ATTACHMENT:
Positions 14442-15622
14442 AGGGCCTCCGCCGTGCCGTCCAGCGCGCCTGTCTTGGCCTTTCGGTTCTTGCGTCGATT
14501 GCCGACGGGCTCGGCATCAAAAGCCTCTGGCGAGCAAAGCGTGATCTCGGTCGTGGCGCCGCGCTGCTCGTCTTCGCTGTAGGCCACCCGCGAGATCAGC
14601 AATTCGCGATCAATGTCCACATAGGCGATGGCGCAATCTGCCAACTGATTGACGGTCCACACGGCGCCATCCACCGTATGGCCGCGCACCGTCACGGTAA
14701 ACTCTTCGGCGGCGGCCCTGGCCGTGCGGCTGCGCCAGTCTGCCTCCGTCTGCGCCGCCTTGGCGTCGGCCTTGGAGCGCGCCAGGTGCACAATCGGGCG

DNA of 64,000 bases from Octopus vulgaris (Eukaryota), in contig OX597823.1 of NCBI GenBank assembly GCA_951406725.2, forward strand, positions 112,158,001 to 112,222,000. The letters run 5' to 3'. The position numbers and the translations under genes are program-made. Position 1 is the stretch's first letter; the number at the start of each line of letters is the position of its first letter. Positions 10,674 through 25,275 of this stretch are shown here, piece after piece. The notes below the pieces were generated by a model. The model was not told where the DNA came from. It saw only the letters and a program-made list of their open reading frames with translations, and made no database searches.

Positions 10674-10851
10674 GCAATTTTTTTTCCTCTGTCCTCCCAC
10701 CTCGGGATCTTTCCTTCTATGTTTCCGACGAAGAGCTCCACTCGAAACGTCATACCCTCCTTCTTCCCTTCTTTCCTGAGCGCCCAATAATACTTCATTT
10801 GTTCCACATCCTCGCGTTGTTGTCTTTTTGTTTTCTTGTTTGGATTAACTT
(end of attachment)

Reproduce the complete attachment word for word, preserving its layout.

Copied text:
Positions 14442-15622
14442 AGGGCCTCCGCCGTGCCGTCCAGCGCGCCTGTCTTGGCCTTTCGGTTCTTGCGTCGATT
14501 GCCGACGGGCTCGGCATCAAAAGCCTCTGGCGAGCAAAGCGTGATCTCGGTCGTGGCGCCGCGCTGCTCGTCTTCGCTGTAGGCCACCCGCGAGATCAGC
14601 AATTCGCGATCAATGTCCACATAGGCGATGGCGCAATCTGCCAACTGATTGACGGTCCACACGGCGCCATCCACCGTATGGCCGCGCACCGTCACGGTAA
14701 ACTCTTCGGCGGCGGCCCTGGCCGTGCGGCTGCGCCAGTCTGCCTCCGTCTGCGCCGCCTTGGCGTCGGCCTTGGAGCGCGCCAGGTGCACAATCGGGCG

DNA of 64,000 bases from Octopus vulgaris (Eukaryota), in contig OX597823.1 of NCBI GenBank assembly GCA_951406725.2, forward strand, positions 112,158,001 to 112,222,000. The letters run 5' to 3'. The position numbers and the translations under genes are program-made. Position 1 is the stretch's first letter; the number at the start of each line of letters is the position of its first letter. Positions 10,674 through 25,275 of this stretch are shown here, piece after piece. The notes below the pieces were generated by a model. The model was not told where the DNA came from. It saw only the letters and a program-made list of their open reading frames with translations, and made no database searches.

Positions 10674-10851
10674 GCAATTTTTTTTCCTCTGTCCTCCCAC
10701 CTCGGGATCTTTCCTTCTATGTTTCCGACGAAGAGCTCCACTCGAAACGTCATACCCTCCTTCTTCCCTTCTTTCCTGAGCGCCCAATAATACTTCATTT
10801 GTTCCACATCCTCGCGTTGTTGTCTTTTTGTTTTCTTGTTTGGATTAACTT